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Syndies: Cable news took bite out of May sweep

Most of syndication's top-tier programs -- such as King World Productions' Oprah,
Paramount Television's Entertainment Tonight and King World's Wheel of
-- had no trouble maintaining leadership in their genres as the May
sweep, covering April 24-May 21, came to a close.

But there was some year-to-year slippage as shows faced stronger post-war
competition from cable news, particularly Fox News Channel, which was up 67%
in daytime compared to last May.

Court shows were among the strongest performers in daytime, although leader
Paramount's Judge Judy was down 12% from last May to a 5.0 sweep average.

Still, it remained well ahead of Paramount's second-place Judge Joe
, which was up 3% from last year to a 3.5 average.

Twentieth Television's Divorce Court remained third with a 2.9, up 7%.

Twentieth's Texas Justice was unchanged from its year-ago 2.2 average.

Warner Bros.' People's Court earned a 2.1, up 5% from last year.

Warner Bros.' Judge Greg Mathis did not air as an hour-long
show last May, but it was up 19% to 1.9 since it became an hour last September.

Sony Pictures Television's Judge Hatchett slipped 6% to 1.7.

Talk was mixed, although eight shows scored rating averages of 1.5 or better.

Oprah breezed through the May sweep with a 6.2, up 7% from last
year and 27% higher than King World's second-place Dr. Phil. Dr.
, the top first-run rookie, averaged a formidable 4.9 although that was
down 11% from the February sweep.

Buena Vista Television's Live with Regis and Kelly was up 9% from last May to
3.8. Universal Television's Maury dropped 6% to 3.1.

Paramount's Montel Williams was off 4% to 2.5.

Universal's The Jerry Springer Show lost 8% to 2.4.

Sony's Ricki Lake fell 11% to 1.6. Warner Bros.' Jenny Jones
sank 21% to 1.5.

Elsewhere, most of the first-run rookie strips, like Dr. Phil, lost
ground from the most recent sweep, but a couple of newcomers resisted the

Warner Bros.' Celebrity Justice held steady sweep-to-sweep at a 1.3
average, airing mostly in late-night slots.

The show also finally scored its year-two renewal, which has been slow in

Twentieth's Good Day Live -- which went national in January after a slow
rollout -- was up 11% from February to a 1.0 average.

On the downside, Buena Vista's rookie game show, Who Wants to Be a
, slipped 9% from the prior sweep to a 3.2 average.

Sony's Pyramid lost 5% to 1.9.

NBC Enterprises' The John Walsh Show dropped 13% to 1.3.

Looking at shows that aren't expected back next season, Warner Bros.' The
Caroline Rhea Show
fell 10% to 0.9 and Paramount's Life
plunged 17% to 0.5.

In access, the magazines were the only genre without at least one show with a
double-digit decline.

Paramount's ET was the No. 1 magazine for the
14th consecutive May sweep by a 74% margin over King World's
second-place Inside Edition, despite a 5% dip to 5.4.

Inside Edition was up 3% to 3.1. Warner Bros.' Extra and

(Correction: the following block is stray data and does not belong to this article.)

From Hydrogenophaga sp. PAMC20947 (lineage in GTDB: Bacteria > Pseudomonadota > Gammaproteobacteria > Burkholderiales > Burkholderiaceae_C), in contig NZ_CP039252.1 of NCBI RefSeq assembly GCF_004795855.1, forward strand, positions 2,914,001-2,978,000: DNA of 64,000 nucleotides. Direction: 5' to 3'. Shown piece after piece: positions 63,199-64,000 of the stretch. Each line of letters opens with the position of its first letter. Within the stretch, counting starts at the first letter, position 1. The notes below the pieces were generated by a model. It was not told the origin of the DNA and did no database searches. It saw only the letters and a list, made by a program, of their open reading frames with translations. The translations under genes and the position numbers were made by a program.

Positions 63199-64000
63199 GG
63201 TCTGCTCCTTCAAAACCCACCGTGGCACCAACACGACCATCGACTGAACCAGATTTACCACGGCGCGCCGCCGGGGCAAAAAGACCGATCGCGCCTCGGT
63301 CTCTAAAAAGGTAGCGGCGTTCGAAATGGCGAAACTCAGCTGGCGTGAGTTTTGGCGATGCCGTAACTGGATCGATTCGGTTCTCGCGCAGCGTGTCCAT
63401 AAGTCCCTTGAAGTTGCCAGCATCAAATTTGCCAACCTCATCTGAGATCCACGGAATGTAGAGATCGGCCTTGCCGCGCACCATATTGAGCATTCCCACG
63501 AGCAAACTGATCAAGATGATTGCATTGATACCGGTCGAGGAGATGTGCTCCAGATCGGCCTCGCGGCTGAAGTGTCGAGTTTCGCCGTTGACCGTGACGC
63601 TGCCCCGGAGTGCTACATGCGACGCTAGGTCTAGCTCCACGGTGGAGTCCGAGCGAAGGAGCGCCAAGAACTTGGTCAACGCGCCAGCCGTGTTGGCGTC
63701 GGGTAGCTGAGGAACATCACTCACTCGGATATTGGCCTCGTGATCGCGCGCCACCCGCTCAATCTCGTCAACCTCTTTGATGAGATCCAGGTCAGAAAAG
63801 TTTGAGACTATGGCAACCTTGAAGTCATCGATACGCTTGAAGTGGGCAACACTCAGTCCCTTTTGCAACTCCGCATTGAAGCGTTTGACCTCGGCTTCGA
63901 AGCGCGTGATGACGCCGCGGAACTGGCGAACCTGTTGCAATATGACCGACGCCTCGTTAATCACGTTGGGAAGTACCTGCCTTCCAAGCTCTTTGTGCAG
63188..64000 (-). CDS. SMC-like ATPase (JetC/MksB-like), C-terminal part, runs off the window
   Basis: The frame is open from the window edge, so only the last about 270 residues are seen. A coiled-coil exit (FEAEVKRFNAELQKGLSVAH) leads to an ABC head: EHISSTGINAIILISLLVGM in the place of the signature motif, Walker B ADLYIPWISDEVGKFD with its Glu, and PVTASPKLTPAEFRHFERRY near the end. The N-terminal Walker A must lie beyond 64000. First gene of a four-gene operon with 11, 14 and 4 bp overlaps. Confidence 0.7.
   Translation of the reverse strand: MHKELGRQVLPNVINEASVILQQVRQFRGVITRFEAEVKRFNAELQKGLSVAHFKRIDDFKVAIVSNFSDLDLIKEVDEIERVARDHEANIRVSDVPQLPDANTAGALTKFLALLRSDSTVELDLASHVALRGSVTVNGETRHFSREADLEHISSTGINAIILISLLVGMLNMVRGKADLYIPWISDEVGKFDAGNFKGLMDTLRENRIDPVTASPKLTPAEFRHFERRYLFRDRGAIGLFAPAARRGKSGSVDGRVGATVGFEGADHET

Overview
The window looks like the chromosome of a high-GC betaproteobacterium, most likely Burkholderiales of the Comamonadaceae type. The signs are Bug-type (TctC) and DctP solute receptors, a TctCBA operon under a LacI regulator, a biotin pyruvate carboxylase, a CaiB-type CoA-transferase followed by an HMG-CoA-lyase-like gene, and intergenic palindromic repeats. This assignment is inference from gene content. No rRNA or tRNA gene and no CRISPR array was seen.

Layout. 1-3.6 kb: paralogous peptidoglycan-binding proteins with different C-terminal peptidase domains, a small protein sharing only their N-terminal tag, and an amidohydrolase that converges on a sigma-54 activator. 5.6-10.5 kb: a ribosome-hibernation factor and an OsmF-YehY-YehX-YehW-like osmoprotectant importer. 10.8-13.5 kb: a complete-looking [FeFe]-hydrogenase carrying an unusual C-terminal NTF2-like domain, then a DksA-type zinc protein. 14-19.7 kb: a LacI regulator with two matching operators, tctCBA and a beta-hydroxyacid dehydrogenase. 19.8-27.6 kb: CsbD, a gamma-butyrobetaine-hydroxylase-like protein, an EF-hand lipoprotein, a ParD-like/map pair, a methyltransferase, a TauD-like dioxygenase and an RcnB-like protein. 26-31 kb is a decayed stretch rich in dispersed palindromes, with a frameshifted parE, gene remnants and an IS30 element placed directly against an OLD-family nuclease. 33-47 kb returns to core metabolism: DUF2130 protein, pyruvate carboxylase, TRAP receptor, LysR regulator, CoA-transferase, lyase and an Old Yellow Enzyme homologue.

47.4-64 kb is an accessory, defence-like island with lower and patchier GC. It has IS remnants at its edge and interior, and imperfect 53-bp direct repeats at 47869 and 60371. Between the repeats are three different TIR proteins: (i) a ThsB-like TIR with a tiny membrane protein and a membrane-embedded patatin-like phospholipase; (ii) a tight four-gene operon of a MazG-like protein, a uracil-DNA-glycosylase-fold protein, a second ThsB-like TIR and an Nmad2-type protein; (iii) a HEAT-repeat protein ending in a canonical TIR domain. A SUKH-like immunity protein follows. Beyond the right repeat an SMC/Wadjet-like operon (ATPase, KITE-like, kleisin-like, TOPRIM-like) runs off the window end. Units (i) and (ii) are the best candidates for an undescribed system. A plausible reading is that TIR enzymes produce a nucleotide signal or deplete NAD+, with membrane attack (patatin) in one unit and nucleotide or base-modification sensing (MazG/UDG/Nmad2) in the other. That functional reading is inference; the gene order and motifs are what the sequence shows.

NBC Enterprises' Access Hollywood remained deadlocked at a 2.5 average
for each, with both shows even with their prior-year performance.

Among the veteran game and relationship shows, Wheel of Fortune
remained on top with an 8.8 average, unchanged from last year, although King
World's second-place Jeopardy! was down 9% to a 7.0 average.

King World's Hollywood Squares was up 4% to 2.6. Tribune's Family
lost 10% to 1.8.

Warner Bros.' Blind Date fell 11% to 1.7, tying Warner Bros.'
elimiDate, which was up 13% to 1.7.

Warner Bros.' Fifth Wheel skidded 7% to 1.3, tying Warner Bros.'
Street Smarts, which was down 13% from last May.

Warner Bros.' Change of Heart plummeted 21% to 1.1. And Sony's
Shipmates sank 20% to 0.8.

In off-net sitcom action, Warner Bros.' Friends and Sony's Seinfeld
finished in a dead heat, with each show earning a 6.6 average.

Friends was down 4%, while Seinfeld -- which picked up a
double-run on TBS Superstation this season -- was up 10%.

Coming in a strong third was King World's Everybody Loves Raymond,
which was up 9% to 6.2 in its second season.

Warner Bros. rookie Will & Grace was off 9% from February to a
3.9 average.

Fellow rookie Carsey-Werner-Mandabach's That 70s Show averaged 3.7
for fifth place and down 5% from the prior sweep.

Also of note, the race between the two major movie-review weeklies tightened
significantly, as Buena Vista's Ebert & Roeper declined significantly
to a 2.0 average while Paramount's Hot Ticket increased 6% from last May
to a 1.7.

Contributing editor Paige Albiniak has been covering the business of television for nearly 25 years. She is a longtime contributor to Next TV, Broadcasting + Cable and Multichannel News. She concurrently serves as editorial director for entertainment marketing association Promax. She has written for such publications as TVNewsCheck, The New York Post, Variety, CBS Watch and more. Albiniak was B+C’s Los Angeles bureau chief from September 2002 to 2004, and an associate editor covering Congress and lobbying for the magazine in Washington, D.C., from January 1997-September 2002.